Date Point: 18y2m AV
High Mountain Fortress, the Northern Plains, planet Gao

Uriigo, Champion of Clan Bronzefur

His day of reckoning had come.

Uriigo hurt. All over. From exhaustion and effort, but also in his soul. After weeks of purges, investigations, and ruthless excisions, whatever it was that called itself Bronzefur was already a radically different Clan. It had to be, with its leadership facing the Great Father’s wrath.

He’d uncovered so many dirty deals in the last few weeks that he wondered if he’d ever feel fresh and clean again. And a few of the Fathers he’d caught red-pawed had put up a fight. Honestly, he’d come close to losing a few of those: Uriigo’s hide was still itching with new claw-cuts and he’d come much too close to losing an eye.

And now, he had to face the Great Father. In open Conclave, not merely the small standing committee Daar had taken to calling his Cabinet.

It was a severe affair. Daar stood tall and fierce on the dais, crown upon head and his short athlete’s coat freshly groomed. He was, as always, flawlessly magnificent in all his terrible, maximum glory. He had a throne this time too, new and intricately carved from a single massive piece of ultra-rare burled ironwood. It was a priceless display of wealth commissioned just for this moment, to underscore how serious and public the occasion truly was.

In front of the full artistic expression of Gaoian pride and civilization, and of the living embodiment of the Gao, the avatar of absolute strength and unrestrained power…Uriigo felt like a reeking beggar. He’d bathed, there was no blood in his fur, but he knew he looked ragged and tired, and there was no hiding the dressings on some of his nastier new scars.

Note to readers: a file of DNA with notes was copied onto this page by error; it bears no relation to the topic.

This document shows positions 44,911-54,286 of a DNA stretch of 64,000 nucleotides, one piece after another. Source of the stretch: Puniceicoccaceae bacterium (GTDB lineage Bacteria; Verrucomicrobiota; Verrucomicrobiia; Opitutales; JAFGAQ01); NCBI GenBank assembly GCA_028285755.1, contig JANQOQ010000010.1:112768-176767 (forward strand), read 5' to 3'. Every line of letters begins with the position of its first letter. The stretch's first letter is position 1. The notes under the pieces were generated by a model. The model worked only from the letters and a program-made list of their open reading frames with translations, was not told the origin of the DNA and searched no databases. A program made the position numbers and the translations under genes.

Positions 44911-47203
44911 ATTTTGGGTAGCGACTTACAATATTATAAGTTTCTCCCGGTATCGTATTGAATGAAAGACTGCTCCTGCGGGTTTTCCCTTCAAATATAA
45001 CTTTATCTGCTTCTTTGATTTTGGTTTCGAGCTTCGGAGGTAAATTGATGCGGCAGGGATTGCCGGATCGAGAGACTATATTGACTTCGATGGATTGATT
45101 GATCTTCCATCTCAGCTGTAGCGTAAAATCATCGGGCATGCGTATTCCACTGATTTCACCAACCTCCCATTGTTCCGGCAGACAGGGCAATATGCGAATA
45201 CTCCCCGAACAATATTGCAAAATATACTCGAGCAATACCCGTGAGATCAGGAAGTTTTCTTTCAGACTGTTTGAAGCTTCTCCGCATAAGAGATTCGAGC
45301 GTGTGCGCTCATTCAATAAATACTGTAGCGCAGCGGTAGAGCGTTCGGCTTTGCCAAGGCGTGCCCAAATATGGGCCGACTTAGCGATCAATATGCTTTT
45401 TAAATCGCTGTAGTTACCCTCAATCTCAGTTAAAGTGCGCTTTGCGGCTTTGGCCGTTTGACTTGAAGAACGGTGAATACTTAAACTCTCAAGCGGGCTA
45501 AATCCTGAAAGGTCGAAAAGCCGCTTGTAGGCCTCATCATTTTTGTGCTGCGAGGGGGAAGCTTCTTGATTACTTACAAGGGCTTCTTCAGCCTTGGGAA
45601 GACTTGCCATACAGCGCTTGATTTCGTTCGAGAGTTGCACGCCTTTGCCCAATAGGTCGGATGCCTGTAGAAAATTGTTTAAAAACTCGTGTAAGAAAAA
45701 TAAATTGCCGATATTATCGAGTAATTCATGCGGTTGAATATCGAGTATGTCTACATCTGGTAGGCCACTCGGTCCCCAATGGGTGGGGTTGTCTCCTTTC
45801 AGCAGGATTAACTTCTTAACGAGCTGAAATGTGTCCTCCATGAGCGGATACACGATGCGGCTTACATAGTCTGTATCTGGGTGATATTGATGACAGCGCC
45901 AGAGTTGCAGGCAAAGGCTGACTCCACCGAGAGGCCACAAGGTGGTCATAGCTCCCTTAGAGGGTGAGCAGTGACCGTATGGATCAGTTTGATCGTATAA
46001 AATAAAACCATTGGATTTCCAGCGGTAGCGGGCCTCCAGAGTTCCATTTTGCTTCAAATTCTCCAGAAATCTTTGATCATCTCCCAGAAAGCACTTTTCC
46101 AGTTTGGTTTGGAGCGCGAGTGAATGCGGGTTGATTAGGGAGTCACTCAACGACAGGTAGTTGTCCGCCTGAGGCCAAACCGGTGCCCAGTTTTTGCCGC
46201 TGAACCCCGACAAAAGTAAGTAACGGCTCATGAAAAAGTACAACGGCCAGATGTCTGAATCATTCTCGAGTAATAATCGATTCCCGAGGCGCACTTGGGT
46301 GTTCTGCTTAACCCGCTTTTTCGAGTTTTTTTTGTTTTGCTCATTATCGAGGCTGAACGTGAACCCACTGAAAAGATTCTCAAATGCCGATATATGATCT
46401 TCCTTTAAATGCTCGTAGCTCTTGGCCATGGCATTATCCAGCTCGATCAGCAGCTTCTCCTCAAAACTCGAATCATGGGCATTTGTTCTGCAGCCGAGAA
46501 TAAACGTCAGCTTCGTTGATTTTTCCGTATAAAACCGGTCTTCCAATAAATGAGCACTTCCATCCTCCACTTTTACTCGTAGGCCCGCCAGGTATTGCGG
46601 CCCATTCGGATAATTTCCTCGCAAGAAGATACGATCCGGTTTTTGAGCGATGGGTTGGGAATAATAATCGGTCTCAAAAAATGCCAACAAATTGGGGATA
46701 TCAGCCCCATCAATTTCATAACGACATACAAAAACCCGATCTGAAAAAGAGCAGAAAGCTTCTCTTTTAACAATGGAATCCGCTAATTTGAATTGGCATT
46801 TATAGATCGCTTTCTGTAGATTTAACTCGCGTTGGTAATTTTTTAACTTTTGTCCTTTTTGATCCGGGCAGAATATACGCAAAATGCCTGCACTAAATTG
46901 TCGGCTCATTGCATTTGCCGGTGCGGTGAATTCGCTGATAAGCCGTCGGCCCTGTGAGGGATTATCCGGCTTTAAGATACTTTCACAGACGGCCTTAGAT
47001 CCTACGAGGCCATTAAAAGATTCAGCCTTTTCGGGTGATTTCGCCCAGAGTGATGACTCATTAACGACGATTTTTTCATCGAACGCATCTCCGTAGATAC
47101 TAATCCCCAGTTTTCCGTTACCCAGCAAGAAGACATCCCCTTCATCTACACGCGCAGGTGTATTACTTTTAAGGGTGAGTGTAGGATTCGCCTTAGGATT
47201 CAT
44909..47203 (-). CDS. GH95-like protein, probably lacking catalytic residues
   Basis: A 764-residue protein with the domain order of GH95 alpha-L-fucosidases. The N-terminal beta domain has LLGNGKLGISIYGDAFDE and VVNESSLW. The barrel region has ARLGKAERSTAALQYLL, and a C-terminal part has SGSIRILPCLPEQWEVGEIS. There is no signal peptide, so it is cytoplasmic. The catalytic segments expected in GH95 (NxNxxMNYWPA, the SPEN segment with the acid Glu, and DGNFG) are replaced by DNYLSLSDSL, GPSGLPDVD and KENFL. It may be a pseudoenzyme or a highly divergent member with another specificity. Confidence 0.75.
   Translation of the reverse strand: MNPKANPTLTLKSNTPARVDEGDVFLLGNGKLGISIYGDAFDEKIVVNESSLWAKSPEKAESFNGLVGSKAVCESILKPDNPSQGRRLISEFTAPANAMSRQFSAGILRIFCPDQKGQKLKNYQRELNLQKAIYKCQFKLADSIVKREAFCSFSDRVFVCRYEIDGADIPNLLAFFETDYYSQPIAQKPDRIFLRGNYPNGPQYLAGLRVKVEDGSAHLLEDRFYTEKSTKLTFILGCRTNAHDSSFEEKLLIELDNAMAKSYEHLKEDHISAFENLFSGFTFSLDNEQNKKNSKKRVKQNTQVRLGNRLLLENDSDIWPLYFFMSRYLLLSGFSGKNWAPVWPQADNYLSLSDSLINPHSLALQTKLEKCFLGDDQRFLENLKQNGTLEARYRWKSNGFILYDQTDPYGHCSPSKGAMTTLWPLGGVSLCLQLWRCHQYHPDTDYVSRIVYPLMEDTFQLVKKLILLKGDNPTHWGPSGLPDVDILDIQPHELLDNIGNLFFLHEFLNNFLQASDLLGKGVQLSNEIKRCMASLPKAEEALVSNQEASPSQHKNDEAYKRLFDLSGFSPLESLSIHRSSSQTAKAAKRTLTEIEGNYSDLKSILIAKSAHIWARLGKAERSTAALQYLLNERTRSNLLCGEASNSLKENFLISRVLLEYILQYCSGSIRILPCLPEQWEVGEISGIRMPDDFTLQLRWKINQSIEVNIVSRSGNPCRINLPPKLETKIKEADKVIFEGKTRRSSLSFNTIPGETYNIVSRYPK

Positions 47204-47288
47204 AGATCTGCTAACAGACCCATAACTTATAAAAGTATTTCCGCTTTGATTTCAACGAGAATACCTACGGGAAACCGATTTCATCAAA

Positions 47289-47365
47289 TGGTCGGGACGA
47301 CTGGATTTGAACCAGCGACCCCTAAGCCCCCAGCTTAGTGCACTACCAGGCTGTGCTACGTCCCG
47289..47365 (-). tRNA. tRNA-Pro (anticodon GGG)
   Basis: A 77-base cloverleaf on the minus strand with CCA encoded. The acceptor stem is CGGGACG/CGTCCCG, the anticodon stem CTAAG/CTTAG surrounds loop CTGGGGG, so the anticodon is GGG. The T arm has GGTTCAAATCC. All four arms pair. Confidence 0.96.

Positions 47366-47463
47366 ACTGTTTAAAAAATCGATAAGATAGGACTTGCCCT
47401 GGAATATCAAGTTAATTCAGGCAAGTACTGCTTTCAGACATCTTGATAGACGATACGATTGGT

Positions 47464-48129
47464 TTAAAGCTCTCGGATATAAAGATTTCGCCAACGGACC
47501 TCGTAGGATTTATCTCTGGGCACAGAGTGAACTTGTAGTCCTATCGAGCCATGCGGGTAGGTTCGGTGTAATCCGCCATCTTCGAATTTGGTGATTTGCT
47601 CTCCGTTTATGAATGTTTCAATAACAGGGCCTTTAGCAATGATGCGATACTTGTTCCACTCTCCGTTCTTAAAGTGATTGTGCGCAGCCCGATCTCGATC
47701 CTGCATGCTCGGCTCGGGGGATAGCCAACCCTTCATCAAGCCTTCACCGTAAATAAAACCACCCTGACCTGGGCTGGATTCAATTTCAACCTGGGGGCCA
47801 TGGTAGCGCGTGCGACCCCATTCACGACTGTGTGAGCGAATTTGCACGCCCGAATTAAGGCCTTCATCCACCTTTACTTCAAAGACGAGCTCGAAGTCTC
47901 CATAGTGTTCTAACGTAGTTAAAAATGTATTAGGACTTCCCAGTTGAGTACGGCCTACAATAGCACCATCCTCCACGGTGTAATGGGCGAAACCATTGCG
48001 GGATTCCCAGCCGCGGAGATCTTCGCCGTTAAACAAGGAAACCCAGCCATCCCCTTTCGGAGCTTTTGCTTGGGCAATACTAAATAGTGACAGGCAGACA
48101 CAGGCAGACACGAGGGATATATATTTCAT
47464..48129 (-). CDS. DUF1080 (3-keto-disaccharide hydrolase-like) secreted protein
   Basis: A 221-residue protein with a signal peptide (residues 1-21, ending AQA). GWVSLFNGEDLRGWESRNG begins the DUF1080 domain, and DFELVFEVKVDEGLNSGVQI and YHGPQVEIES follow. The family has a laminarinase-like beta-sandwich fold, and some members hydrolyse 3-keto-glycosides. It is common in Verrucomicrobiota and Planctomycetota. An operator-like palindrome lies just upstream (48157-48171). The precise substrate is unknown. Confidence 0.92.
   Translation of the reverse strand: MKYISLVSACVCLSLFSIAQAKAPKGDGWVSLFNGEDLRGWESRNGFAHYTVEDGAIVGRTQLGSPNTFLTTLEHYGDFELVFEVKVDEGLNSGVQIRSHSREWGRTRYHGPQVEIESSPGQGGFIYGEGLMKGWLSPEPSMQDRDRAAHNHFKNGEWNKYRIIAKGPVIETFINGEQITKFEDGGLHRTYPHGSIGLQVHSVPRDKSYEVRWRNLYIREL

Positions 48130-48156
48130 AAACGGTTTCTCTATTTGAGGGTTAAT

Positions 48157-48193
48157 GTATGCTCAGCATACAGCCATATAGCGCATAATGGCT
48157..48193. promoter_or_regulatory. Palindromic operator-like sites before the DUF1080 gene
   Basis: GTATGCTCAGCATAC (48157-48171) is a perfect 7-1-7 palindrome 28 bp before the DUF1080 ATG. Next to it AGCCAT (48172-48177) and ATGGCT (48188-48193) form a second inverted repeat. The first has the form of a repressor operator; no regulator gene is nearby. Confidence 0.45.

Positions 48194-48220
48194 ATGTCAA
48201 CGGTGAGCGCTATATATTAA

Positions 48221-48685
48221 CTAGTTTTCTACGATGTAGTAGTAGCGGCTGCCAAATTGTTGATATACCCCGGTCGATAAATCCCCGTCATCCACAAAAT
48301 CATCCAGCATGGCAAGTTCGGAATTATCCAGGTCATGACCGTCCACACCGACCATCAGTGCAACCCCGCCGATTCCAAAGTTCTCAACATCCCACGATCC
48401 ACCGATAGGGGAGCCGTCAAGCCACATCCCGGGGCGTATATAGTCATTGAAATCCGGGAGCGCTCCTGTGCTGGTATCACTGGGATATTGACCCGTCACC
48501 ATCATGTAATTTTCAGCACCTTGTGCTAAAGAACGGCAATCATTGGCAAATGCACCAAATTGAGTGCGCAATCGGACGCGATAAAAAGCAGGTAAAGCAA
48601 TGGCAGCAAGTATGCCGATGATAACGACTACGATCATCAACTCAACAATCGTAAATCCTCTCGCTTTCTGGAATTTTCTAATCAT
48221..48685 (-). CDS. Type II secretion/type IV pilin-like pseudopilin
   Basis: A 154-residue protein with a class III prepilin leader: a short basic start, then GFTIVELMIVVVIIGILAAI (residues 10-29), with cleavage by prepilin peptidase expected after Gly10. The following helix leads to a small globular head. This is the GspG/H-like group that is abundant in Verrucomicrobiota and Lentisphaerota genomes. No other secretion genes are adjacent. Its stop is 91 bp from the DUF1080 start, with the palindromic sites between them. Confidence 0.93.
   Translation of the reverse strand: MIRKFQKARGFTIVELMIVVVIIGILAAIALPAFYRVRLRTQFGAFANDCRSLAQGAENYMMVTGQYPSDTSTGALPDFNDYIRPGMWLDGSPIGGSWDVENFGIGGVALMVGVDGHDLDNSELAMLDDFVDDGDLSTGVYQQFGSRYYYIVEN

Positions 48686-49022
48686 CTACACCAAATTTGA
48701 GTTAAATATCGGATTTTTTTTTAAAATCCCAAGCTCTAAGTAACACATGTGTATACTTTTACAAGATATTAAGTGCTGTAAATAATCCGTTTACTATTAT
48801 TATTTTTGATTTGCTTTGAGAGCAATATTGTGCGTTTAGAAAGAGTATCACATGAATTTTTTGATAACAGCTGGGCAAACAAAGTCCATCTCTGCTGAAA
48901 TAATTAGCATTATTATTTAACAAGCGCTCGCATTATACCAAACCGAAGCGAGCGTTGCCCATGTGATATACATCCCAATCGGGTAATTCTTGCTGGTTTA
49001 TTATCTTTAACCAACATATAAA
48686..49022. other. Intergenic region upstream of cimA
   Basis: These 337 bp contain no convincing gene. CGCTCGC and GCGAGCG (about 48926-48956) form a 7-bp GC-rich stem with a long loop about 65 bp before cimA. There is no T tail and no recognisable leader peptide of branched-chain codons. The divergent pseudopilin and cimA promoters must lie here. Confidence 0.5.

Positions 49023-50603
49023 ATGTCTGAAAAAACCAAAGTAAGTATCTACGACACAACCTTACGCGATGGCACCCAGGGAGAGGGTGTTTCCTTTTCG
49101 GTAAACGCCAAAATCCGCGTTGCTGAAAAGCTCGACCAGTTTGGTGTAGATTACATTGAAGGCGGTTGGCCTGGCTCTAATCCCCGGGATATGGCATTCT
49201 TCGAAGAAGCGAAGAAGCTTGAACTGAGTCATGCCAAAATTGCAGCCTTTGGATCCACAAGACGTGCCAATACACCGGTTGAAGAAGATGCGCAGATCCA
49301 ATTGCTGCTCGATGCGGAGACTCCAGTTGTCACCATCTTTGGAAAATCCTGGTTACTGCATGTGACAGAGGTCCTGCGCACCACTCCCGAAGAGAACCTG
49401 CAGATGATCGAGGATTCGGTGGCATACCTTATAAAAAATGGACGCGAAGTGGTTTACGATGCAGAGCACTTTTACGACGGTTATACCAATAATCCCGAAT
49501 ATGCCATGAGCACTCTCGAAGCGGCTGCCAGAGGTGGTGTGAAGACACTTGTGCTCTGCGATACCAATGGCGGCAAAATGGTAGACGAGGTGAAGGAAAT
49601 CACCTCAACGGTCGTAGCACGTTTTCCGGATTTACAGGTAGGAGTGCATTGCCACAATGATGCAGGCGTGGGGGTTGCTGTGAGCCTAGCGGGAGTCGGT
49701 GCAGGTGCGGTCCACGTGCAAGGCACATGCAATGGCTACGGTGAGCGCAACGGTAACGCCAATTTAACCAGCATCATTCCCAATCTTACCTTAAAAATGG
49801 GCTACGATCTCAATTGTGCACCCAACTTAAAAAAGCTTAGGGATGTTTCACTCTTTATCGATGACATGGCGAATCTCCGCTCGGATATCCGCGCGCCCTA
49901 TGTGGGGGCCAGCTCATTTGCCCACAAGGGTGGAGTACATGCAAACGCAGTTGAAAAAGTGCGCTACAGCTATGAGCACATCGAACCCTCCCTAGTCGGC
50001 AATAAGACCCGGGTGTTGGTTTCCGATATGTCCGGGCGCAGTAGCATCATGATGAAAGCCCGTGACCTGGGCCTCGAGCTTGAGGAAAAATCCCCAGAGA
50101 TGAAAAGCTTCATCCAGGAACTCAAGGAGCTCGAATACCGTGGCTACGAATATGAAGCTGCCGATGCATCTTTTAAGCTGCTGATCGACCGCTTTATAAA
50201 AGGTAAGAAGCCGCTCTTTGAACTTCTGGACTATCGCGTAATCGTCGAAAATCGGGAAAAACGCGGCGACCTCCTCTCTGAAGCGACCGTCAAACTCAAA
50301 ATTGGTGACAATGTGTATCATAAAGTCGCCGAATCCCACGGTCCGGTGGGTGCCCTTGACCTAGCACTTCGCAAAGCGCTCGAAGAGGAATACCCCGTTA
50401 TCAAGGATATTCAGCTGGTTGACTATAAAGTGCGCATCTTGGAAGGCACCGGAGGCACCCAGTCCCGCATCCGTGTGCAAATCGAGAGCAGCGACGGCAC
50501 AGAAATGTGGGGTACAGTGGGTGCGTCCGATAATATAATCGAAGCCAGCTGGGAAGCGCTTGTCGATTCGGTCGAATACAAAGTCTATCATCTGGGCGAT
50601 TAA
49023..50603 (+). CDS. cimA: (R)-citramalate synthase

Daar sat, and the rest of the Conclave sat in turn. In his biggest, most powerful voice: “Uriigo, Champion of Bronzefur. Attend me.”

Damaged as he was, Uriigo still wouldn’t let his Clan down now by shuffling forward with a bent back. He stood, summoned up what pride he had left, his hope that he’d done enough and his confidence that there was still plenty of merit worth keeping in his Clan, and stepped forward.

Still: before the Great Father, there was no option except for abject prostration. He bowed low. “My Father.”

“You have taken an accounting of your Clan’s crimes.”

“I have, My Father.”

Daar sat forward in his throne, the huge, primal shapes of his powerful body shifting dangerously under his fur. “List them.”

It was a long list. So much smuggling, so much theft, so much corruption, so much war profiteering. So much complicity in so much suffering across Gao, and beyond. Uriigo’s was the only voice that spoke for several long minutes, his shameful report echoing hollowly off the old stone walls.

He’d never felt so dead inside.

The Great Father sniffed toward Uriigo, and considered him for a long moment.

“That is a great shame upon your Clan, Champion. A shame upon all the Gao.”

“Yes, My Father.” He couldn’t contest the charge. It was true.

There was another long moment, while the Great Father considered matters.

“Champion Reeko, does Straightshield have anything further to add?”